Thursday, July 30, 2009

Long Live Narrative!

This past weekend over 1400 bloggers, mostly women as the name BlogHer suggests, blew into the Windy City. There were mommybloggers (whatever that means), food bloggers, travel bloggers, illness bloggers, humor bloggers, homeschooling bloggers, life balance bloggers, and on and on and on with many other offshoots and intersections. There were bloggers with thousands of readers, book deals, and an apparently continual stream of free products and services given to them for review. There were bloggers with small but loyal followings. There were bloggers using every opportunity the conference provided to learn how to gain new readers. There were bloggers just there for the drinks, people watching, swag, and/or free Pepsico products.*

I didn't have a clear idea of what kind of blogger I was nor what I wanted to gain from BlogHer beyond a fun, child-free weekend with old and new friends and a chance to see what the conference was all about. My expectations were met and surpassed. I met some great people and will soon be adding new blogs to the list on the right.

Most exciting to me about BlogHer? Being surrounded by women who recognize and celebrate the power of words and narrative to lift spirits, elicit laughter, inspire, challenge, teach, and otherwise touch. I'm proud to be one of them.

And, speaking of women telling stories (pretty sweet transition, NTB), here are some recent reads to check out:

Happens Every Day by Isabel Gillies -- What would you do if the husband you loved and built a seemingly perfect life with--two little boys, beautifully remodeled old house, circle of friends and on and on--fell out of love with you after you moved with him from the East Coast to the middle of Ohio? You won't be able to put down this memoir as Gillies tells the story of being the wife left behind. Honest, endearing, compelling. Only two minor objections. First, a comment Gillies made at one point about feeling badly that her boys might have to tell people they grew up in the Midwest. Because that is so embarrassing? Also, Gillies is slightly patronizing (maybe not the word I want?) about the simple life in Ohio. For better or for worse, all of Ohio is not like the small town of Oberlin. But ignore these petty complaints from an Ohio born girl and read this book.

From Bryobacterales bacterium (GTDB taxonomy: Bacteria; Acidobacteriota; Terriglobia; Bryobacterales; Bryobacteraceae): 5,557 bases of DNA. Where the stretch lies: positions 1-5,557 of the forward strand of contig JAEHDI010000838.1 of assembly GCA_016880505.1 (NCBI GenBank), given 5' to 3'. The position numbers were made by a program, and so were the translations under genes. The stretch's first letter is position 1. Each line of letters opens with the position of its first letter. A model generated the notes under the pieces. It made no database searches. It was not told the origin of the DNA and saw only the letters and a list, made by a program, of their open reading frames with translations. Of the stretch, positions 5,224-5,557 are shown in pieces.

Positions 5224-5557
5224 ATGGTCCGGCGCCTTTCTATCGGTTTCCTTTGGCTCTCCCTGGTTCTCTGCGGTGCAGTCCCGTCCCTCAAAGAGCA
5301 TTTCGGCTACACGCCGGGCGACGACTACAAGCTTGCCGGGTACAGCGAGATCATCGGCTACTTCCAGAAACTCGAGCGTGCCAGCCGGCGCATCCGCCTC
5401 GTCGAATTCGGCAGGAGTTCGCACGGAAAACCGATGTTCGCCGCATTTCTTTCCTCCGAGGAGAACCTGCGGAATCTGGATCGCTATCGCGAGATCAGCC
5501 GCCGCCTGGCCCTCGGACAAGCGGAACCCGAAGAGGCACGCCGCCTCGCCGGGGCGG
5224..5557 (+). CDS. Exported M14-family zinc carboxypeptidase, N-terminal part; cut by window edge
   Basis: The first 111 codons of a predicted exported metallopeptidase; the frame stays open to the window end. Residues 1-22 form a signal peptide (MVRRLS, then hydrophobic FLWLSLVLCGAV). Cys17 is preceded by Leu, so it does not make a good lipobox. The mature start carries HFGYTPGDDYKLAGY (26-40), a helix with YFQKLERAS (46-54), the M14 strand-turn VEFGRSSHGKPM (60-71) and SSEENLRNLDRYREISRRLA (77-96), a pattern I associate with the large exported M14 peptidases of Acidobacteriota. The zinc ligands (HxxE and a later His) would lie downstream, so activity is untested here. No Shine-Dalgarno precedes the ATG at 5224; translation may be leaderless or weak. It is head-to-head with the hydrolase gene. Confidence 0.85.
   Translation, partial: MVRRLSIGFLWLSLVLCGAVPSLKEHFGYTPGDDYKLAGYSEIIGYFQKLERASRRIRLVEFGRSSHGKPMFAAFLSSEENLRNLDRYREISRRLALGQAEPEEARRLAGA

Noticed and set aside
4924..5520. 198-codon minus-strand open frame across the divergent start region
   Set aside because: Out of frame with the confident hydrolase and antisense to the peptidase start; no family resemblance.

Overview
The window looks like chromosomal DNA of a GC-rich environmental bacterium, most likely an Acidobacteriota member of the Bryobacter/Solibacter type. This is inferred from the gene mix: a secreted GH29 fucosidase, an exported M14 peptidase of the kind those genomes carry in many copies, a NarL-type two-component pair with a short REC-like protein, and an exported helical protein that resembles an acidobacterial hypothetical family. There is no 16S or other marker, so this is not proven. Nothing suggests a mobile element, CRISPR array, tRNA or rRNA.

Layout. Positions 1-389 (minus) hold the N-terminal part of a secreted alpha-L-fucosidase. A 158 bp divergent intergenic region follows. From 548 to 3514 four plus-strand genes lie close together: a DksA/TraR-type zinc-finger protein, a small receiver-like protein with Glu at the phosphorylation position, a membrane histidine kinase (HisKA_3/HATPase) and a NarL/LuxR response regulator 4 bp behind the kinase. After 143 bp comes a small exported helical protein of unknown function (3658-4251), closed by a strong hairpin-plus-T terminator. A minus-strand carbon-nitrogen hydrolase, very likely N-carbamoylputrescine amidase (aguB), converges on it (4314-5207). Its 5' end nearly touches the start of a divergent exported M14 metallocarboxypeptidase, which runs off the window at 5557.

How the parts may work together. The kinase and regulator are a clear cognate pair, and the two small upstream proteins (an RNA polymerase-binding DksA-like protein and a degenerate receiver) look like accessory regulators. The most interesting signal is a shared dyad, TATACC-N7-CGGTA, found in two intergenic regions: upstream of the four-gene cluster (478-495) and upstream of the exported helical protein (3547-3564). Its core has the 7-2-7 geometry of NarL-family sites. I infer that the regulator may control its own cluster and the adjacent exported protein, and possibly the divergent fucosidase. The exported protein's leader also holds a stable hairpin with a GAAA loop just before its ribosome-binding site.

The Middle Place by Kelly Corrigan -- Corrigan's memoir of her battle with breast cancer is also a love letter to her parents, especially her father, who also battles cancer. Corrigan's "middle place" is that period of time when you are a wife and mother in your own right but still very much a daughter who needs her parents. I am so in the middle place. Corrigan's story is not a tear-jerker, it's a beautiful and honest and funny. You will fall in love with Corrigan and her dad. Sure to resonant with most women, especially thirtysomething moms.